I won’t rehash all of Peter’s and my disagreements over what Labour’s stance towards the EU should be. I will emphasise, however, that even though Labour may need to be willing to accept Single Market membership that should not be its opening position. We should go in seeking something like the Swiss model (or potentially some sort of EFTA membership which sees only free trade in goods and not in services). Ideally what we are looking for is an agreement which allows the UK to get out of the liberalisation directives and the requirement for free movement of capital. Given that the EU can be a petty, vindictive organisation, they may well not agree to any of this (especially on capital movement) but Labour should at least try to hold out for it. If we can’t get those exceptions, then Labour should ignore those directives which would prevent it from implementing a left-wing manifesto (perhaps softening its policies slightly so that they are not in blatant violation) and dare the EU to do something about it. During this time, it should also be developing the capacity to be able to reshape the economy to survive without free trade with the EU, in case relations do break down.

    1. Peter Rowlands says:

      On social classification, absolutely, the problem is that while there was general agreement on the inadequacy of this system a long time ago -30 years? – it has for some reason continued to be used.
      Yes, the YouGov model (and Survation) worked, let us hope this heralds an improvement in polling accuracy.
      Your points on the manifesto bear out my view that much work needs to be done on a Mark 2 for conference. We will not be let off the hook so lightly in future.
      On the EU agreed we should have a flexible stating point, and we may well have to go down the road you suggest, but I am rather pessimistic about that, as you know.

  2. John. P Reid says:

    If you look at the Libdem vote 9% in nearly all the under 40 groups and 7% in all the over 40 groups ,and the libdems got 7% nationally

    At first I though surely there should be a few 5% groups to level thei amount to 7% nationally but if the libdems did get a lot of 9% in the under 40’s it must show that at most the amount of 18-40 years old who voted was 50% where the amount of over 40’s voted must have been , even as high as 72 in some cases,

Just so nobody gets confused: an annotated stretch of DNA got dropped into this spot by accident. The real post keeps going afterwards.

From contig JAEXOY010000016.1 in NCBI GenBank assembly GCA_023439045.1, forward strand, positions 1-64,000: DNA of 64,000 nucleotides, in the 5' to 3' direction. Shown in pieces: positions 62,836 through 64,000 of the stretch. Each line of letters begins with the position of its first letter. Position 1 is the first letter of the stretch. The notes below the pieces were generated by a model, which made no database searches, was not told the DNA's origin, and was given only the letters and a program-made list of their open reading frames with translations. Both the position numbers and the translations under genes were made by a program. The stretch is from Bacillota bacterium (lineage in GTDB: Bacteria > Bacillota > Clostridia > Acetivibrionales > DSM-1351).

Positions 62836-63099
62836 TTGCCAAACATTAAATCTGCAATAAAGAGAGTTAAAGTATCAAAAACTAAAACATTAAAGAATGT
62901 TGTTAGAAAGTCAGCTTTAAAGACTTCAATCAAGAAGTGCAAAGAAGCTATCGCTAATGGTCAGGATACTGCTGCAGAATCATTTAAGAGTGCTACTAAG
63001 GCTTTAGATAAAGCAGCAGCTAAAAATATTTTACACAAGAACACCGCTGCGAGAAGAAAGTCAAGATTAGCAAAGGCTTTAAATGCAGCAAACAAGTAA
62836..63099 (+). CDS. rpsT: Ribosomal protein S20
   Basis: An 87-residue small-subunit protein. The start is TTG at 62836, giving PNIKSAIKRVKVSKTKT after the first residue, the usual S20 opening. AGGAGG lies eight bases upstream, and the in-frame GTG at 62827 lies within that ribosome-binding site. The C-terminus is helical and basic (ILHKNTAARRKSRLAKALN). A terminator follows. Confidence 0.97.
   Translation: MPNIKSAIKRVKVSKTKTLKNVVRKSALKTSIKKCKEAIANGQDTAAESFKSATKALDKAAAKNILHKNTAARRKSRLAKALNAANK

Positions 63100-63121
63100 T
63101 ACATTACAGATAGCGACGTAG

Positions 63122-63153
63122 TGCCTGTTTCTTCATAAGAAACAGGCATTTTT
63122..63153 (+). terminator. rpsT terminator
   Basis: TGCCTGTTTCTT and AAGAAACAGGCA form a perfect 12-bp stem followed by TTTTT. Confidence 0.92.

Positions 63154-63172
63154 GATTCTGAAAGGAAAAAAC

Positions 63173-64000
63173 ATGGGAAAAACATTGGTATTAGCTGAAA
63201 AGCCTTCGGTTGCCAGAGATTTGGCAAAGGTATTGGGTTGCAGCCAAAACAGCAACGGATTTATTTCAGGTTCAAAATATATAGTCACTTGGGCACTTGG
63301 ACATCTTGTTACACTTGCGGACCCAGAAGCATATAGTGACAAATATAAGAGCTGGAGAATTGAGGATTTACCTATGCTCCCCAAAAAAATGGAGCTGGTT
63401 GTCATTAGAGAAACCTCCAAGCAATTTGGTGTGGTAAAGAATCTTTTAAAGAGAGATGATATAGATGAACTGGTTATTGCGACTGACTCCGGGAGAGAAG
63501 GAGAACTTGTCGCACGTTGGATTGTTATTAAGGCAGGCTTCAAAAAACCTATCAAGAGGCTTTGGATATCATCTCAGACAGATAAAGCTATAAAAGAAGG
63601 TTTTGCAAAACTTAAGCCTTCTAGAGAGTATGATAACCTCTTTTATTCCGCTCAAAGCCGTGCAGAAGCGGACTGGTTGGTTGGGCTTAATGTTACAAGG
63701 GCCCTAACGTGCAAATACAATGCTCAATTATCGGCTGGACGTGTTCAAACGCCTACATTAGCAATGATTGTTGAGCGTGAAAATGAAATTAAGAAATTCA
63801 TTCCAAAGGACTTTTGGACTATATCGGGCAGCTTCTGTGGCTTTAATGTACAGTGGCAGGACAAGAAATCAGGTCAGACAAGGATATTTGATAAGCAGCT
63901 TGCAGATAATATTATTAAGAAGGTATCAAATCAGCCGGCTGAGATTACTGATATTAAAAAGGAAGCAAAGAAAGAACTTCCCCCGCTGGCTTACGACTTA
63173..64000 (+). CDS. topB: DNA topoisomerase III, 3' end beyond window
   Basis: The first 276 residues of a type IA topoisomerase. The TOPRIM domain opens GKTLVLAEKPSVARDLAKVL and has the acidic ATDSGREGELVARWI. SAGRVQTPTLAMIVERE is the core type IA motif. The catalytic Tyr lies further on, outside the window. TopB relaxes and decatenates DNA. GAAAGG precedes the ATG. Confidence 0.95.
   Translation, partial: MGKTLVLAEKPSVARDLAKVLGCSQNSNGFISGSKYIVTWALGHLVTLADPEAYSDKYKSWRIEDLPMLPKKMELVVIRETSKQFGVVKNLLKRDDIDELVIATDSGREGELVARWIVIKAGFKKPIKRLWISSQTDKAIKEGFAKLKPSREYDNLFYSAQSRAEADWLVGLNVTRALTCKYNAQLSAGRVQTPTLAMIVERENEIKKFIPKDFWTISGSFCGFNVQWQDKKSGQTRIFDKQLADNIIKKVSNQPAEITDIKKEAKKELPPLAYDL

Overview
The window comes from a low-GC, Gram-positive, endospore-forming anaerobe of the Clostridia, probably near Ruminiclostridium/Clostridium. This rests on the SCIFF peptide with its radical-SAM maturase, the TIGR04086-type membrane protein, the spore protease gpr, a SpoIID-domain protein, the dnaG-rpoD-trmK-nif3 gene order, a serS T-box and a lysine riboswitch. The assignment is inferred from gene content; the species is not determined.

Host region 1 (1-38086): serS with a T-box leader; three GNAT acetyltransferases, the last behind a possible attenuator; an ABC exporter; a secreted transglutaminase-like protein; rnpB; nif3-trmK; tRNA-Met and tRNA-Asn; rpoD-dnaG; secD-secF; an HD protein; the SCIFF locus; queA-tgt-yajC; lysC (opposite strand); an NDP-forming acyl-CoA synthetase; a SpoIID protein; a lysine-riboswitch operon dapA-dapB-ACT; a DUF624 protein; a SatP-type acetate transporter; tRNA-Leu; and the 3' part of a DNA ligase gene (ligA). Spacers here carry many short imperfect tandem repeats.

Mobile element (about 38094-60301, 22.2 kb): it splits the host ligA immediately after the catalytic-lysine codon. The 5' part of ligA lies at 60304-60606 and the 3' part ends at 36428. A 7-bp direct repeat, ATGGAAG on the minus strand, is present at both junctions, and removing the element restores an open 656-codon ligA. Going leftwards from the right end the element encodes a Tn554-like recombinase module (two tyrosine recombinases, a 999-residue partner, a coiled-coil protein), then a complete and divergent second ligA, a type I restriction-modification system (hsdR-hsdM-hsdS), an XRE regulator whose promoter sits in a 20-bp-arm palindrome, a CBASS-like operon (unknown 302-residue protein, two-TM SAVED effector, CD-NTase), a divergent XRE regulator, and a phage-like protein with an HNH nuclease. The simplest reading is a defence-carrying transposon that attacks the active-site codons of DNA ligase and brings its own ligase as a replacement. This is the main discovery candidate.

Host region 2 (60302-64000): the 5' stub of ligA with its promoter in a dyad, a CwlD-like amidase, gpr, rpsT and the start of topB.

The other thing was the percent of working class votes of th over 45’s who didn’t vote labour

    For the record when the libdems went into coalition and the referendum was over, the protest vote voted labour or abstained ,so yes the 40% labour got, was the third highest labour has got since 1970′ after the two Blair lwnsdlides

    As labour got 37%’38% in 1974′ 36.9% in 1979, 30.8% in 1987 34.5% on a 78% tu bout in 1992

    And 29% on a 66_% turnout in 2010 and 39.2% in 2015

    If as many as 10% of Tories abstained, if one looks at the 1992 78% turnout

    Then if they vote again in another election, it would decree labours vote to 36.36%
    And increase the Tory vote to 47.6%

    Meaning a general without the boundary change this result would be tory majority of 86

    1. Peter Rowlands says:

      No, 30.5% in 2015, I do not otherwise understand your reasoning.

      1. John P Reid says:

        Yes that should have been 30.2% in 2015 not 39

    2. Karl Stewart says:

      Labour’s vote in this year’s election, in numerical terms, was 2.15 million more than the vote received by Blair in 2001, and also 0.6 million more than Wilson got in 1970.

      Only 1997, 1966, 1951 and 1950 beat Corbyn for numbers.

  3. Tony says:

    “It would be a mistake to risk division at conference by reintroducing the Trident debate this year.”

    I totally disagree. It is a huge cost for what is nothing more than a status symbol. And it puts us all at risk. If Labour were to change its policy on this, it could well prompt a re-think in the Conservative Party.

    In the meantime, please ask your MP to sign the following Early Day Motion:

    http://www.parliament.uk/edm/2017-19/70

    Thank you.

  4. John P Reid says:

    If you look at the Libdem vote 9% in nearly all the under 40 groups and 7% in all the over 40 groups ,and the libdems got 7% nationally

    At first I though surely there should be a few 5% groups to level thei amount to 7% nationally but if the libdems did get a lot of 9% in the under 40’s it must show that at most the amount of 18-40 years old who voted was 50% where the amount of over 40’s voted must have been , even as high as 72 in some cases,

    The other thing was the percent of working class votes of th over 45’s who didn’t vote labour

    For the record when the libdems went into coalition and the referendum was over, the protest vote voted labour or abstained ,so yes the 40% labour got, was the third highest labour has got since 1970′ after the two Blair lwnsdlides